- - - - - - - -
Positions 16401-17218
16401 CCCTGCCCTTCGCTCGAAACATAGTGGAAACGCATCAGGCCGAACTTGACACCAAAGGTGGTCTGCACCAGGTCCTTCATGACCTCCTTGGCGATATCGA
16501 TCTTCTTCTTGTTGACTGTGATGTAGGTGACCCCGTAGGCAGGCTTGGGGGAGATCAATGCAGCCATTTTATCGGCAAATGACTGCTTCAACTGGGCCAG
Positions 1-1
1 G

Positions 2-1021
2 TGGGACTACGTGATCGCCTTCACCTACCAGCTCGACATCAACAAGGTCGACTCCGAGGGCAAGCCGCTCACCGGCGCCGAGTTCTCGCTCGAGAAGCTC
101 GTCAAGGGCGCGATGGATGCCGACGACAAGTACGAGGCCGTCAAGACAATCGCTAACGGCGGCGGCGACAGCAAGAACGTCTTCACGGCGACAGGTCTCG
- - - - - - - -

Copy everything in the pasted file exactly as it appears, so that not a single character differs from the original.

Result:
Positions 16401-17218
16401 CCCTGCCCTTCGCTCGAAACATAGTGGAAACGCATCAGGCCGAACTTGACACCAAAGGTGGTCTGCACCAGGTCCTTCATGACCTCCTTGGCGATATCGA
16501 TCTTCTTCTTGTTGACTGTGATGTAGGTGACCCCGTAGGCAGGCTTGGGGGAGATCAATGCAGCCATTTTATCGGCAAATGACTGCTTCAACTGGGCCAG
Positions 1-1
1 G

Positions 2-1021
2 TGGGACTACGTGATCGCCTTCACCTACCAGCTCGACATCAACAAGGTCGACTCCGAGGGCAAGCCGCTCACCGGCGCCGAGTTCTCGCTCGAGAAGCTC
101 GTCAAGGGCGCGATGGATGCCGACGACAAGTACGAGGCCGTCAAGACAATCGCTAACGGCGGCGGCGACAGCAAGAACGTCTTCACGGCGACAGGTCTCG